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Tuesday, November 5, 2013

5 Ways to Keep Writing During NaNoWriMo

So, how's NaNo going? By the end of today you should have 8330 words. That's not a small number, but it's not even one fifth of what you need to win this thing. And by now you're approaching the boggy section of the book. Wit and charm are wearing off, now you need substance, determination, and a whole lot of inspiration to keep going.

Week One sees a lot of drop outs. People disheartened by the ones who've already crossed the finish line. People overwhelmed by the idea of doing this for twenty-five more days.

But you are a survivor! And I have the magic potion you need to turn these fatal fens into a solid foundation for your novel. So without any further ado, and without any more gilding the lily...

Five Things To Do When You Get Stuck! 

1) Make A List
Make a list of everything that could possibly happen to your character next. Write at least twenty-five ideas, be outrageous, be dangerous, get messy, make mistakes! The first five ideas are probably going to be pretty tame, or (worse!) they'll end the book. Yes it's tempting to shoot Mister Obnoxious right now, but this isn't a short story and you need that antagonist for a few more pages.

The next five ideas won't be bad, but they probably won't be the ones that you want. Look to the bottom of the list where the desperate ideas are. Look for the one that says YES! to possibilities. Look for the idea that will provide temporary comfort to your hero, but will draw them deeper into the web of trouble. You want to find the idea that makes your character's life a living nightmare, but a hopeful one. Find it, and write on!

2) Name That Thing
There are two ways to handle the naming issue that is bound to arise during writing: either insert (Person 1) instead of a name, or have a list of names for people, places, and things already generated for you before you start writing. This also works for unsticking a stuck plot. Save your work, close Word, and make a list of names that fit the world. Name the ships, the swords, the people, the places. Try to come up with some really crazy place names, or names that have an inner conflict "The Swamp Of Silent Screams" or "The Pit Of Despair". Nothing good is going to happen in a Pit of Despair. You know it won't. But wouldn't it be fun to put your character in the Pit for a bit?

3) Plot twist!
Ideally, you have a plot stepping stone for your book every 4 pages (roughly 2000 words or every chapter ending), but you also need plot twists at regularly intervals. For a full length 90,000 word novel the plot twists should come around 20,000 words (that's this Friday if you're doing NaNo right now), 40,000 words, 60,000 words, a major twist at 75,000 words when you hit the climax, and another twist at 85,000 to end the book and make the reader gasp is surprise one more time.

If you're stuck right now, plan those plot twists. Even if you are a pantster who shoots from the hip, knowing the plot twist you're building to can help you get the book moving again. You have to make sure the logic works.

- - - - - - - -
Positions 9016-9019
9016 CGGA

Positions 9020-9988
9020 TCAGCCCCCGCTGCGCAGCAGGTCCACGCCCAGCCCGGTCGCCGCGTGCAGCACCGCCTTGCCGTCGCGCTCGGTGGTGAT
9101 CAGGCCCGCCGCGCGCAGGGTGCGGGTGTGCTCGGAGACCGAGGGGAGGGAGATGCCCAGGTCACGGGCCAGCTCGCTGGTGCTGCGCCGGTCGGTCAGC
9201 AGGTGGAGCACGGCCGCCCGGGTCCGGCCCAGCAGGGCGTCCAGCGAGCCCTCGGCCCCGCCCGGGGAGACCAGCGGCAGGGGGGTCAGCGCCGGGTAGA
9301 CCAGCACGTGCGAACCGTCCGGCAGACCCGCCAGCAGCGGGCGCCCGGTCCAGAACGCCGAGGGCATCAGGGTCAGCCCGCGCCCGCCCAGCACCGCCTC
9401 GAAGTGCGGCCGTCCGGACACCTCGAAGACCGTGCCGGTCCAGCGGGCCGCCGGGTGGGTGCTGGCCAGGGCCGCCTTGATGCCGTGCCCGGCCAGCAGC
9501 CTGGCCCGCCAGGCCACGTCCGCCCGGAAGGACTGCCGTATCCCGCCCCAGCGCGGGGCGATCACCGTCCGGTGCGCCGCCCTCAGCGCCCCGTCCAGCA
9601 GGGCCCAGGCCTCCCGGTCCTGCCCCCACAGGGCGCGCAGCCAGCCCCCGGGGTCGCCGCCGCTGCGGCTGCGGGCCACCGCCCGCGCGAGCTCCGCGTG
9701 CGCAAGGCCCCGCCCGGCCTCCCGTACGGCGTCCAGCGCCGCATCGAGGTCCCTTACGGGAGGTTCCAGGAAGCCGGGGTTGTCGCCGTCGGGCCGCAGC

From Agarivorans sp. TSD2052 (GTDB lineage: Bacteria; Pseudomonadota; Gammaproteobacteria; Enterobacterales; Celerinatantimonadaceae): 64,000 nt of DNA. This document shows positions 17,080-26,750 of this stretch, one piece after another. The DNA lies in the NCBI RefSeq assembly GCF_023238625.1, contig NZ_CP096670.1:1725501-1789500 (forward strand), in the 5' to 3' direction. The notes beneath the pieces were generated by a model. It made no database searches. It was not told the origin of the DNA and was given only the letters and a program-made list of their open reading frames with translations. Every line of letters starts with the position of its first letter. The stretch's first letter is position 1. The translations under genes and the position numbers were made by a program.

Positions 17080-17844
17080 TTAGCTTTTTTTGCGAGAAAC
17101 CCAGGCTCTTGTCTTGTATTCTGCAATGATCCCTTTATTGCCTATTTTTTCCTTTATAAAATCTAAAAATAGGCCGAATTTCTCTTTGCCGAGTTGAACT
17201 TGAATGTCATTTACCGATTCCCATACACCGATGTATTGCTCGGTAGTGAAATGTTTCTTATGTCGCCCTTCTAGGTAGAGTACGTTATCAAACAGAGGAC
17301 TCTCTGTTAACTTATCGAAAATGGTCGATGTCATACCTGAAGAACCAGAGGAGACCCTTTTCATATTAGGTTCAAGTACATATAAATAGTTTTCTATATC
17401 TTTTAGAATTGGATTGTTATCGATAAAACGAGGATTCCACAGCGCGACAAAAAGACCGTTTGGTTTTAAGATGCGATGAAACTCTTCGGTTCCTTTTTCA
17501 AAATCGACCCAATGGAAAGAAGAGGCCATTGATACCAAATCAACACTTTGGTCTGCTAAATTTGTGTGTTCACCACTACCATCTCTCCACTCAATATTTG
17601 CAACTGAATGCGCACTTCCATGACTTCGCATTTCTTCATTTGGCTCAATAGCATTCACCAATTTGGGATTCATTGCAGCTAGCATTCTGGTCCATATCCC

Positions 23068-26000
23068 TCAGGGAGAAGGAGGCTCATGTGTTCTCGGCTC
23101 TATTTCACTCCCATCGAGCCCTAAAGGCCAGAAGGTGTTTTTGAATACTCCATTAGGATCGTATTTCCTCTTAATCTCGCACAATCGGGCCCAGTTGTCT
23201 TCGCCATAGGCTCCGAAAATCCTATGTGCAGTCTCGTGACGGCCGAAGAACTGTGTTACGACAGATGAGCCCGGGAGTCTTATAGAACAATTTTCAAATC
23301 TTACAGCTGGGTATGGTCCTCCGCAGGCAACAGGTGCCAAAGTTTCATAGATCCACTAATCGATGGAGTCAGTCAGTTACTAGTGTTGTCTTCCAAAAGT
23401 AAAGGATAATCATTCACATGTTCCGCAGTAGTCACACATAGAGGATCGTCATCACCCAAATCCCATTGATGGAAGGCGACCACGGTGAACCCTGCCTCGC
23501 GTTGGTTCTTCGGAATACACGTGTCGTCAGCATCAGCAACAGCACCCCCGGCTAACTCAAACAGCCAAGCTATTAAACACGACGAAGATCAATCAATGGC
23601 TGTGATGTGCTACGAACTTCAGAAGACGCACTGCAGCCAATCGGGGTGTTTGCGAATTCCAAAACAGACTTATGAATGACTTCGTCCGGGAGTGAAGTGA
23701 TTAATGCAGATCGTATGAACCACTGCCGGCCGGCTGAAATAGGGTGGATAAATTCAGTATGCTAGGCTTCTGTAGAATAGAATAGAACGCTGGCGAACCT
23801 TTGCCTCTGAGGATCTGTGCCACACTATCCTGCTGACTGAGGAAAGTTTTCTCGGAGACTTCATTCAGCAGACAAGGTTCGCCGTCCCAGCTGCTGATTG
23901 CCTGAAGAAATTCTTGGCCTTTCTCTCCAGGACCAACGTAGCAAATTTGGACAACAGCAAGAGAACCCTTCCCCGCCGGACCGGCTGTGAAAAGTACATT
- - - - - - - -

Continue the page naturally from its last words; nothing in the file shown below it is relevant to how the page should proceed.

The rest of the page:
4) Abandon Ship
Literally. Save. Close Word. Walk away.

Go read a book, watch a movie, meditate, run, have a great meal... You can achieve output if you put nothing in. It seems counter-intuitive to walk away from writing on a deadline, but your brain needs down time, and a chance to relax. Take a six hour vacation from NaNo, and come back after you've let your brain have some true down time.

5) Some Good Advice
If you've come this far and you're still staring at the blank screen in despair may I recommend you turn to the wise words of the master wordsmiths who have gone before?
Chuck Wendig has some excellent (expletive laced) advice
Neil Gaiman has some advice
All These Authors have advice ... and it all boils down to... WRITE.

Put your butt in the chair. Nail your doubts to the wall. Tape your Inner Editor's mouth shut, and write.

This is a rough draft. It's meant to be rough. It's meant to be imperfect. It is meant to not be as pretty as a finished draft. If it is pretty, you've failed, you've played it safe, and this novel won't be as good as it could be. Make it rough. Make mistakes. Keep writing.


  1. I can't write rough. The inner editor always creeps in.

    Good tips, though.

    1. I need a reminder that it's allowed to be rough or I'll quit. I look at a finished work compared to new writing, and it's too intimidating unless I remind myself that this is what a baby book looks like. Baby books are ugly.

  2. Today is definitely a slog for me. I'm telling myself that at 1200 words, I get to have some spiced apple cider. After I finish sipping that, I'll be able to tell myself it's just another 400 words! Easy peasy!

    I also try to break up my writing so that I do ~800 words in the morning, then ~800 at night. Even on my worst day, I can manage to scrounge up 800 words. Breaking it up makes it seem less monumental on bad days. If I had more free time, I'd probably chop it up even more.

    1. I do that too. I aim for 3 chunks of 800 and usually get over 1000 when I write, but even if I fall short 800 is better than 0!